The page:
IAPT services have a long history of working in partnership with other local services – health, social care, community and voluntary sector – in order to raise awareness and deliver services that meet the needs of the local population.
This approach is supported by policy and guidance. The IAPT manual states that ‘it is good practice for IAPT services to be commissioned as part of a wider system. Working collaboratively with the wider system will facilitate a positive experience of the journey through the pathways and improve health outcomes.’ ‘Closer working with the voluntary, community and faith sectors will improve access for diverse community groups who may find it more difficult to access services via primary care, such as people from BAME communities.’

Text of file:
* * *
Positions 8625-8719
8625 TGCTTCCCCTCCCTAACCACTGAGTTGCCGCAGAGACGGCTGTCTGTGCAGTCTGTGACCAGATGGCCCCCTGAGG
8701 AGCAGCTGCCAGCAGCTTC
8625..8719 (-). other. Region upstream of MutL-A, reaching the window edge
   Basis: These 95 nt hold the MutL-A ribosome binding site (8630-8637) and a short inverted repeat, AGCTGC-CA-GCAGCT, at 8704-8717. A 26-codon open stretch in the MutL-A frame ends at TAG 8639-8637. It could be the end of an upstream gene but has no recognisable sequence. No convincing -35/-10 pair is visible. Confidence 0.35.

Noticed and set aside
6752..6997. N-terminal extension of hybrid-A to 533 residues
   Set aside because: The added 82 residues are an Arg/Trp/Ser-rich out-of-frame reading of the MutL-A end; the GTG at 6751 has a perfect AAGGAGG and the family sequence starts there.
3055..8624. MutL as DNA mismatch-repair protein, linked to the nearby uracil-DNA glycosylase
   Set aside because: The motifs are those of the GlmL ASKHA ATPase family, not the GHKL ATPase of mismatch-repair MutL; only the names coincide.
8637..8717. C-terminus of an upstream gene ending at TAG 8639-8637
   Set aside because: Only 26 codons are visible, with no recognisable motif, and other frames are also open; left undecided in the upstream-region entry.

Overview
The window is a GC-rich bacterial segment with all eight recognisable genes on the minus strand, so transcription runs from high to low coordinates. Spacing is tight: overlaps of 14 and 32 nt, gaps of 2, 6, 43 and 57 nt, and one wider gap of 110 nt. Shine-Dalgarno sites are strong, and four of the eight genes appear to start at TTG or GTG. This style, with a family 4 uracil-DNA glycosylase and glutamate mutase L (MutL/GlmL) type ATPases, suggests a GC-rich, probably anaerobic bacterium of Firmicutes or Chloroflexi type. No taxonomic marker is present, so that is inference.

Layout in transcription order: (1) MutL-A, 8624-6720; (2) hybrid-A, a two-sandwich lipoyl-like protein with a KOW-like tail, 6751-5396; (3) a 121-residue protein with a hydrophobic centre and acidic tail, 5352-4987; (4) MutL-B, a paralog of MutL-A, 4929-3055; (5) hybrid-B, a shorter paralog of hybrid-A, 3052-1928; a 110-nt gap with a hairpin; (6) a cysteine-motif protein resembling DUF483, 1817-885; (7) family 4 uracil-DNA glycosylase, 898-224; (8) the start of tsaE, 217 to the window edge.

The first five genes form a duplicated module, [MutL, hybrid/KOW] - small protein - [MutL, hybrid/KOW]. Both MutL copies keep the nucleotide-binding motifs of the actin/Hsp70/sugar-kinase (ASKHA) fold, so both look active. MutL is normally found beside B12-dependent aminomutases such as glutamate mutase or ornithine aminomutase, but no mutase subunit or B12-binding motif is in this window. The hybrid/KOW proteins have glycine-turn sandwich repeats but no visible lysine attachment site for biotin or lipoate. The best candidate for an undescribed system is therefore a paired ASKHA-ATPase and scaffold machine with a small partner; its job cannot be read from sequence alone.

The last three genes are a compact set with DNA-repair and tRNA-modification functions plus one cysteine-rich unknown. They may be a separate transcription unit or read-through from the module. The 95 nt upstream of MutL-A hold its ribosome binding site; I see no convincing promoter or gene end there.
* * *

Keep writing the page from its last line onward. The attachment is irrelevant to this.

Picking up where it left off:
The creation of Primary Care Networks as the local focus for health care within Integrated Care Systems provides opportunities for IAPT to strengthen local relationships further. The Community Mental Health Framework is changing the way that community mental health services are delivered, and IAPT could have a role to play in discussions around pathway redesign.
The IAPT services we spoke to have all worked in partnership with other local organisations. We have included examples within each section.